ASG president lobbies for cheap college

A new bill that would make community and technical college more affordable to Washington State residents has just been drafted in the Washington senate. However, the bill faces opposition because it requires revenue that the state is unlikely to provide.
The new bill, titled “Washington Promise” SB: 6481, would make two-year community and technical college programs more affordable by offering a tuition waiver to all Washington State residents once they apply for the Free Application for Federal Student Aid (FAFSA). After earning 45 credits, students who wish to remain eligible for the Washington Promise program must maintain cumulative GPA of 2.0.
ASG President Ashley Cowan has been lobbying for this bill with the support of the Washington Community and Technical College Student Association (WACTCSA) since Jan. 21, when the bill was drafted.
While initially feeling contempt of the bill due to eligibility requirements, WACTCSA president David Ruiz said he believes it is an important step in fulfilling the organization’s ultimate goal of attaining free community college for all students.
On Jan. 26, Cowan rallied with other members of WACTCSA in Olympia to lobby for free community and technical college and to get the attention and support of state representatives.
Despite partisan differences, Ruiz said most of the politicians WACTCSA spoke to were receptive to their advocacy. These included republican representatives Terry Nealy, Maureen Walsh, and Mike Hewitt, who agreed with WACTCSA on the need for cheaper college tuition and the rising demand of higher education by employers.
However, a major point of contention between WACTCSA and these representatives arose from the money required to fund affordable college. The fiscal note attached to the Washington Promise bill indicates that if passed, the legislation will cost the state approximately $100,000,000 by 2021 due to the loss of tuition revenue.
Ruiz said that the cost will most likely mean cuts to higher education, as the state will be unable to make cuts from sources like the washington state penal system or Health and Social Services. Ultimately, the quality of education could possibly go down if tuition is made more affordable.
WACTCSA, which seeks to bring students a collective voice through the efforts of 34 community and technical college representatives, has been advocating for free community college in Washington since it was founded in 2011. Cowan, who is the Chair of WACTCSA’s Region 3, which consists of Edmonds, Cascadia and Shoreline Community College, was responsible for bringing the bill to the attention of the organization.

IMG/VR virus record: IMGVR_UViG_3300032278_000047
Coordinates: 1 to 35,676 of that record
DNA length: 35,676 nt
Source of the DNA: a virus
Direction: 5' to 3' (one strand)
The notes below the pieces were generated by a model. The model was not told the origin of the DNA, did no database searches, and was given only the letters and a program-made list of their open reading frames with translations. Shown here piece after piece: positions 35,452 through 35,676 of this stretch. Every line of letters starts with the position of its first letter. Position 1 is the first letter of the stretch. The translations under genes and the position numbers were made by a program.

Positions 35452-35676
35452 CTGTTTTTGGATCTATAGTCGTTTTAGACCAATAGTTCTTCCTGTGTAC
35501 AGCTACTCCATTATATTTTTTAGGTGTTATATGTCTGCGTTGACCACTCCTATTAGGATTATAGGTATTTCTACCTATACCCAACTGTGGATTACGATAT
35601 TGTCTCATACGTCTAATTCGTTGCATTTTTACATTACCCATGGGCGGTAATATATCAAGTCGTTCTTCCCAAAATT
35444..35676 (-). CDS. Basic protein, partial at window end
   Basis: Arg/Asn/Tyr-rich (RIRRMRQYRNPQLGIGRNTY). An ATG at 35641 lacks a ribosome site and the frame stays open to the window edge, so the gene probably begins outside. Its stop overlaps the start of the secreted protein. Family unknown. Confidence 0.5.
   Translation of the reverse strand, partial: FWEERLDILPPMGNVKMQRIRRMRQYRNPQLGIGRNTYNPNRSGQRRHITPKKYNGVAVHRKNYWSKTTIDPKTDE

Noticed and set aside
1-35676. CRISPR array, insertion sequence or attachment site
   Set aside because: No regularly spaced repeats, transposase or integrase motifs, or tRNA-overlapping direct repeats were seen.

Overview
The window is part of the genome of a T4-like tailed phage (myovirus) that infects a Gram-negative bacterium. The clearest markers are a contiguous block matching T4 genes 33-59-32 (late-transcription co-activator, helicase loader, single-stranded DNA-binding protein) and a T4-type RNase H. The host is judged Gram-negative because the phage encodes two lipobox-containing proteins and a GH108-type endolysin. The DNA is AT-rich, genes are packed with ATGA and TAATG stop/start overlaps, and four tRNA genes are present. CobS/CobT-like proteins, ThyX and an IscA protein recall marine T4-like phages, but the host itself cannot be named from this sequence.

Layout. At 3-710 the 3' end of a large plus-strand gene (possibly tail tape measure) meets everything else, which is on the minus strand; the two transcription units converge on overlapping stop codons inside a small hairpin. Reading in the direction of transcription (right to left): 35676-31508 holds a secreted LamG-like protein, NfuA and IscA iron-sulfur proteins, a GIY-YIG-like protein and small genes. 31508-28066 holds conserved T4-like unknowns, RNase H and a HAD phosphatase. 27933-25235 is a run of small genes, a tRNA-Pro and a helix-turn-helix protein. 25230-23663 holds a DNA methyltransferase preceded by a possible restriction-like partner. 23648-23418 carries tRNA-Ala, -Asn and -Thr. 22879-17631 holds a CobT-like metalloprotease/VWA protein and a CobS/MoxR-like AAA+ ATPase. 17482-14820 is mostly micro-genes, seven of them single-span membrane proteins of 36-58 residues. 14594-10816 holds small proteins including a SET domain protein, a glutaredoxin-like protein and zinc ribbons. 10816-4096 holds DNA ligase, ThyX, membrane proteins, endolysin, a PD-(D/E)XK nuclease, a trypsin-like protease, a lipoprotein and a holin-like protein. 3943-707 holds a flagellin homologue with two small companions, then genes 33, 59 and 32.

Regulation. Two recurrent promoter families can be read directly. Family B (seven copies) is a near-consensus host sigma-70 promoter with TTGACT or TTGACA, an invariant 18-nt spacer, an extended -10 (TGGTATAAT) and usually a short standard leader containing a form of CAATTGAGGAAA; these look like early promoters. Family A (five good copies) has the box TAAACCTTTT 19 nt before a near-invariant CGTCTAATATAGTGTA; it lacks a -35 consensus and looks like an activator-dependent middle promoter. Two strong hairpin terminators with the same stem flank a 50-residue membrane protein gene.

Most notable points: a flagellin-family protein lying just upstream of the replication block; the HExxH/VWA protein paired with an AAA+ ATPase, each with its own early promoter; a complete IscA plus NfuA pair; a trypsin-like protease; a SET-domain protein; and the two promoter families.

According to Cowan, after hearing Washington Senator Pramila Jayapal introduce her plan to draft SB: 6481 at a Legislative Reception at the UW, she made a point of following up with the senator’s office and notified WACTCSA about the bill shortly after.
Despite WACTCSA’s support of the bill however, Cowan believes SB: 6481 will most likely die in legislation this term as the funding behind it will not go over well with many members of the senate.

Terry Taylor, the Assistant Dean of History and Political Science at SCC agreed, saying that if an additional source of revenue is not found, the bill will not stand a chance.
Taylor said that while the Washington Promise bill does have bipartisan support, it will most likely require some sort of tax reform to pass, a process that he said will have to wait until 2017 when revenue and spending bills are drafted during the state Biennial Budget Session. If a bill were passed to increase taxes in Washington, the state would be able to cover the cost of tuition loss from affordable community college with this increase in revenue. Taylor said that without some sort of revenue adjustment however, the state will have little money available to fund free 2 year college as the state is currently being fined $100,000 a day to fund K-12 public schools as a result of the McCleary lawsuit of 2012.
While the chances of the bill passing are grim said Taylor, other states have passed similar promise bills with good results. In July of 2015, Oregon passed their own promise bill which allows high school graduates with GPAs over 2.5 to be eligible for tuition waivers. Tennessee released a similar bill 3 years ago, titled “The Tennessee Promise”, funding the action through the state’s lottery system.
Since passing the bill, Tennessee has seen a 25% increase in 2 year college participation rates and have paid virtually nothing for it.
Taylor said that Washington is capable of paving a similar path but said that ultimately, voters will have to decide if they are willing to pay higher taxes to do so. Currently Washington is one of only 7 states in the U.S. that does not have an income tax, despite having some of the highest paid residents in the country.

Addison Monahan, who is a student at Shoreline currently receiving financial aid, said that he believes free college tuition would incentivize students to attend community and technical colleges, saying that students who are distracted by jobs will have more time to dedicate to subjects that they are struggling in.
C.J. Lorey, a third year student at SCC who is not on financial aid, said that free community college tuition would allow her to not only save up for an apartment but also allow her to put money away for university.

_Gregor Elgee

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